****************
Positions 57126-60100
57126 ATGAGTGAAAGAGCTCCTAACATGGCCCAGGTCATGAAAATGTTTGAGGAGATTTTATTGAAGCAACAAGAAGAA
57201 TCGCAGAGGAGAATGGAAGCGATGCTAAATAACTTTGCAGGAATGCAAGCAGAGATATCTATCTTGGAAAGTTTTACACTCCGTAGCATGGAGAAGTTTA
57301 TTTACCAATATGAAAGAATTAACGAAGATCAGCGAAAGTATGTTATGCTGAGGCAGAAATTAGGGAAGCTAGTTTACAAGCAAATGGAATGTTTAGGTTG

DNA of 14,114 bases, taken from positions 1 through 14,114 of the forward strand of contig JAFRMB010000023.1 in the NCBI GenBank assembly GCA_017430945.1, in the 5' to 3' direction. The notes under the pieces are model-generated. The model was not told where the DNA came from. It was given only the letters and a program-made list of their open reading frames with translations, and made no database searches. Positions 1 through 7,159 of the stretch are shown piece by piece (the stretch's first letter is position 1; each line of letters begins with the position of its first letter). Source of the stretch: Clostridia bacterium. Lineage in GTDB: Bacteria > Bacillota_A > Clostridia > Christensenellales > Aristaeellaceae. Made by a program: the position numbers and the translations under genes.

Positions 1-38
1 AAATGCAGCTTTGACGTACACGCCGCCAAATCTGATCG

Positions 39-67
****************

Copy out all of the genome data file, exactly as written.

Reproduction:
Positions 57126-60100
57126 ATGAGTGAAAGAGCTCCTAACATGGCCCAGGTCATGAAAATGTTTGAGGAGATTTTATTGAAGCAACAAGAAGAA
57201 TCGCAGAGGAGAATGGAAGCGATGCTAAATAACTTTGCAGGAATGCAAGCAGAGATATCTATCTTGGAAAGTTTTACACTCCGTAGCATGGAGAAGTTTA
57301 TTTACCAATATGAAAGAATTAACGAAGATCAGCGAAAGTATGTTATGCTGAGGCAGAAATTAGGGAAGCTAGTTTACAAGCAAATGGAATGTTTAGGTTG

DNA of 14,114 bases, taken from positions 1 through 14,114 of the forward strand of contig JAFRMB010000023.1 in the NCBI GenBank assembly GCA_017430945.1, in the 5' to 3' direction. The notes under the pieces are model-generated. The model was not told where the DNA came from. It was given only the letters and a program-made list of their open reading frames with translations, and made no database searches. Positions 1 through 7,159 of the stretch are shown piece by piece (the stretch's first letter is position 1; each line of letters begins with the position of its first letter). Source of the stretch: Clostridia bacterium. Lineage in GTDB: Bacteria > Bacillota_A > Clostridia > Christensenellales > Aristaeellaceae. Made by a program: the position numbers and the translations under genes.

Positions 1-38
1 AAATGCAGCTTTGACGTACACGCCGCCAAATCTGATCG

Positions 39-67